Being a dental professional may be a rewarding and fulfilling career path for many, but it may include certain risks. For example, if you’re unable to practice due to an injury or illness, you may no longer be earning an income.
Disability income insurance is one option for mitigating that risk. These types of policies are intended to supplement a portion of that lost caused by a covered disability by providing monthly disability income payments to help cover your monthly expenses.
Learn how the process of using disability income insurance works, step by step.
When an Illness or Injury Stops You from Working
As soon as an injury or illness prevents you from working in a full-time capacity, consider contacting your insurance agent or company. They may help you to file for disability income insurance benefits and advise you on the required information for filing or advise you on how to proceed in some other way.
It’s important that you fully understand your policy before this point, when you need to activate benefits, to ensure you have the right coverage when you may still be able to adjust or add to your policy. Your agent should be able to facilitate filing a disability claim with the insurance company.
When Benefits May Begin
Disability income insurance policies typically include an elimination or waiting period. This is a predetermined amount of time the insured must be disabled before they may begin collecting benefits. Contact your insurance company for help determining if you are eligible for benefits, how to file a claim, when you may begin receiving benefits and what amount they’ll be in.
As You Collect Benefits
Typically, disability income insurance benefits are paid monthly. Unlike business overhead expense insurance, which may reimburse you for ongoing practice expenses, these benefits may be used for personal expenses such as a mortgage, groceries, monthly bills, etc. Including a cost-of-living adjustment rider in your policy may provide you with annual benefit increases if your disability lasts longer than one year, to help keep benefits consistent with inflation.
When You Can’t Return to Your Practice
Your disability income insurance policy will likely include a "maximum benefit period", or predetermined amount of time you’ll be eligible to receive benefits. Instead of being a specific number of years or months, a maximum benefit period is typically to age 65, 67 or 70.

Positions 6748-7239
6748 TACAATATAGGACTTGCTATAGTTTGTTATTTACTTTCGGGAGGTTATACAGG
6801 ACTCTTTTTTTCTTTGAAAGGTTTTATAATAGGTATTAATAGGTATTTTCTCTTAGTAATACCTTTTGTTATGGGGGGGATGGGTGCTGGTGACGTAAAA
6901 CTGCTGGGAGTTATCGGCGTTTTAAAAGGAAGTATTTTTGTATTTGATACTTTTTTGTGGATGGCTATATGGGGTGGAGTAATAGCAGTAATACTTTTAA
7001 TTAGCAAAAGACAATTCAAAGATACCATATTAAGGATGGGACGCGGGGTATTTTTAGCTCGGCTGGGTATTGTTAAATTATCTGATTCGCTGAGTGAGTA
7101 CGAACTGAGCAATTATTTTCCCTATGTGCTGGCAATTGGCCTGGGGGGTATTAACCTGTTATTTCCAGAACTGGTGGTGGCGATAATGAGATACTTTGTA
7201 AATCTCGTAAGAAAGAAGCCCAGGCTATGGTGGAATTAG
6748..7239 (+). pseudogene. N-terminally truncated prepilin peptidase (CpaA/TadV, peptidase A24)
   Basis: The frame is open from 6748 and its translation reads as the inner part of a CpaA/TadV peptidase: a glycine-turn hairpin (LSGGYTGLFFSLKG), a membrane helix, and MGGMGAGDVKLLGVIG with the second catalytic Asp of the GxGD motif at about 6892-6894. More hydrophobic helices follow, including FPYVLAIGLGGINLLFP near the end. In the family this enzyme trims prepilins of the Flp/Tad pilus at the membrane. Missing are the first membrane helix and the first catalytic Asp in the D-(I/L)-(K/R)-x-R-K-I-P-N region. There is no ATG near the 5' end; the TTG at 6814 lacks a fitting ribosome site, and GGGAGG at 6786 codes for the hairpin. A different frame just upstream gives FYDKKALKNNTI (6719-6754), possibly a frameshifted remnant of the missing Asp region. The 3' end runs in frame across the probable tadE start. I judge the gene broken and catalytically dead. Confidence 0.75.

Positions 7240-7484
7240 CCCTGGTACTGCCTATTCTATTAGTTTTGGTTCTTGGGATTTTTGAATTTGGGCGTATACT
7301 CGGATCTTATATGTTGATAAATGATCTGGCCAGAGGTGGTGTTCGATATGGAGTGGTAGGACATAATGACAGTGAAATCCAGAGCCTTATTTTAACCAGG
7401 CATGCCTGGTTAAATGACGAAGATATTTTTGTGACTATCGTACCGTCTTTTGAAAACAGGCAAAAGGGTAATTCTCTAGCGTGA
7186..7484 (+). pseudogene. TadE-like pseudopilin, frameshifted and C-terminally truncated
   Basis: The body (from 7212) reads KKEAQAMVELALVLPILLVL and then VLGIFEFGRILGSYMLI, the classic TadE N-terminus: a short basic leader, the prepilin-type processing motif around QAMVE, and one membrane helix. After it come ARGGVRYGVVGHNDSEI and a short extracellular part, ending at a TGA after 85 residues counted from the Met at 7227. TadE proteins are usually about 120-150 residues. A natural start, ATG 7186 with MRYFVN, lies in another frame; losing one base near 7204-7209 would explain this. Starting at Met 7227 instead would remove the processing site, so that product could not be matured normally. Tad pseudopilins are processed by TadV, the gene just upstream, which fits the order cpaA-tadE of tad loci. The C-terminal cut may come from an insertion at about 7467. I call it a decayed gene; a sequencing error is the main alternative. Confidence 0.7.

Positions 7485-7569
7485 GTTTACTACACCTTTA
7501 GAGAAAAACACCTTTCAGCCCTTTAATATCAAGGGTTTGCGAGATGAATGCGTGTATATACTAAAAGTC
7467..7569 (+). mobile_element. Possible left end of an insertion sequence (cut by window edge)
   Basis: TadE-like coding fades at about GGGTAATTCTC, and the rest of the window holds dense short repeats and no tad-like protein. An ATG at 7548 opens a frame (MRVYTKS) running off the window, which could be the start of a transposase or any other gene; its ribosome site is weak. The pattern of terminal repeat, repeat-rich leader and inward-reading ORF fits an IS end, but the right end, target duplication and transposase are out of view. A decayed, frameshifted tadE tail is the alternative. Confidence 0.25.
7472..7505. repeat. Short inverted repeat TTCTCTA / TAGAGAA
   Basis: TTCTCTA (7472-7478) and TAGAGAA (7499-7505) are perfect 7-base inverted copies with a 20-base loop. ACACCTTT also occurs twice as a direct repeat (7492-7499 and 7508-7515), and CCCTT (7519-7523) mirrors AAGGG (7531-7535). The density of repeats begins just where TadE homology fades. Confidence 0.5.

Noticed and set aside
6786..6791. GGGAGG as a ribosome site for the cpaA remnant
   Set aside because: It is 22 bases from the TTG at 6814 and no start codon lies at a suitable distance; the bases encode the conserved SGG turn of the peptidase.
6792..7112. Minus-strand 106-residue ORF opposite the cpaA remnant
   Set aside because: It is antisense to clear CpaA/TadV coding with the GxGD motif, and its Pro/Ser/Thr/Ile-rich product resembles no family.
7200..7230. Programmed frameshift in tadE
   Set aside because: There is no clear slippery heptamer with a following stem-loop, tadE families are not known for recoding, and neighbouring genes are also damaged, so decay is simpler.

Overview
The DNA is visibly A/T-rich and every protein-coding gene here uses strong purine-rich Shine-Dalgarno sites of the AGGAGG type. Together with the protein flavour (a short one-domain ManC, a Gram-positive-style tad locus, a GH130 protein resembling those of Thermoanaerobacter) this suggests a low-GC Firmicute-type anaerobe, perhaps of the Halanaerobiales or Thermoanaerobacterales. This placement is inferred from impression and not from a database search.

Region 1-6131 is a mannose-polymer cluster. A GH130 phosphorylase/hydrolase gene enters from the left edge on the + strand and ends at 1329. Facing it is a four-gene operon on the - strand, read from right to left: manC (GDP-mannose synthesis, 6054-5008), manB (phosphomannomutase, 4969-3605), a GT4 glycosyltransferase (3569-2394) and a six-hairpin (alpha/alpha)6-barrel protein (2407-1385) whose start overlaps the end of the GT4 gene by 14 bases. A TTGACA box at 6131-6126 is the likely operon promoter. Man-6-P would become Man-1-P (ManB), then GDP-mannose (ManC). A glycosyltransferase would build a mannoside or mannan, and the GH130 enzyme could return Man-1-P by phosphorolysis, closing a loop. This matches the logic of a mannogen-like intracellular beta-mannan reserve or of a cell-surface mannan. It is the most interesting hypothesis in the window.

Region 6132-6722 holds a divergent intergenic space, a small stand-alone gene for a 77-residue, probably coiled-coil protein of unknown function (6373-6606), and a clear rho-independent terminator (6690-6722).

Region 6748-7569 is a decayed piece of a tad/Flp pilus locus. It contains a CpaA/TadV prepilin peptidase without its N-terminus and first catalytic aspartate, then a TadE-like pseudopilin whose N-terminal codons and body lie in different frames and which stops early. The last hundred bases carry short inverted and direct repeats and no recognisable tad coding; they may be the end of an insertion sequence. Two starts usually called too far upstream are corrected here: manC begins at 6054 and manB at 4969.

When your injury or illness affects your ability to practice dentistry, but you may be able to work in a different job, an Own Occupation Definition may quickly become an important factor in your disability income insurance policy. This definition of disability may cover those disabilities that prevent you from working in the specific occupation you’ve been trained for and currently work in. Essentially, policies that include this definition may mean you won’t have to return to work until you can physically go back to practicing dentistry.
Practicing Part Time
If your policy includes partial or residual disability coverage, you may be able to return to practicing part time, or for a reduced number of hours, while still receiving disability income insurance benefits.
Partial disability benefits are typically paid in proportion to income loss. Between the minimum income loss required by the contract and a 75% income loss, the contract will typically pay that percentage of the total disability benefit. If the income loss is over 75%, many contracts will pay the full monthly benefit.
Each company's partial disability definition may differ, and you should refer to your contract's definition, but here is an example of how the partial disability benefit may work:
Pre partial disability income: $10,000/month
Post-partial disability income: $5000
Benefit payment= 50% of total disability benefit
Post-partial disability income: $4000
Benefit payment= 60% of total disability benefit
Post-partial disability income: $2500
Benefit payment= 100% of total disability benefit
Returning to Your Practice Full Time
As you recover from the injury or illness that stopped you from practicing, keep your insurance provider or advisor informed of your plan to return to work. They may help you to determine the last day of benefits, when you’ll receive your last benefit payment and the amount you can expect. Some policies include a "return to work" benefit to help as you transition back into practice. ie. you are no longer disabled but your income is.
The Most Important Step
Above everything else, the most important part of safeguarding your income in the event of a disability may not only be getting disability income insurance, but making sure you have the right coverage. Work with an advisor you can trust, who understands your industry, to customize a policy you can count on when you need it most.
About Treloar & Heisel
Treloar & Heisel is a premier financial services provider to dental and medical professionals across the country. We assist thousands of clients from residency to practice and through retirement with a comprehensive suite of financial services, custom-tailored advice, and a strong national network focused on delivering the highest level of service.
Treloar & Heisel and Treloar & Heisel Risk Management are divisions of Treloar & Heisel, LLC.
All policy definitions and examples are meant for general illustrative purposes only. Please refer to the terms of your insurance contract for the governing definitions.
Insurance products offered through Treloar & Heisel, LLC.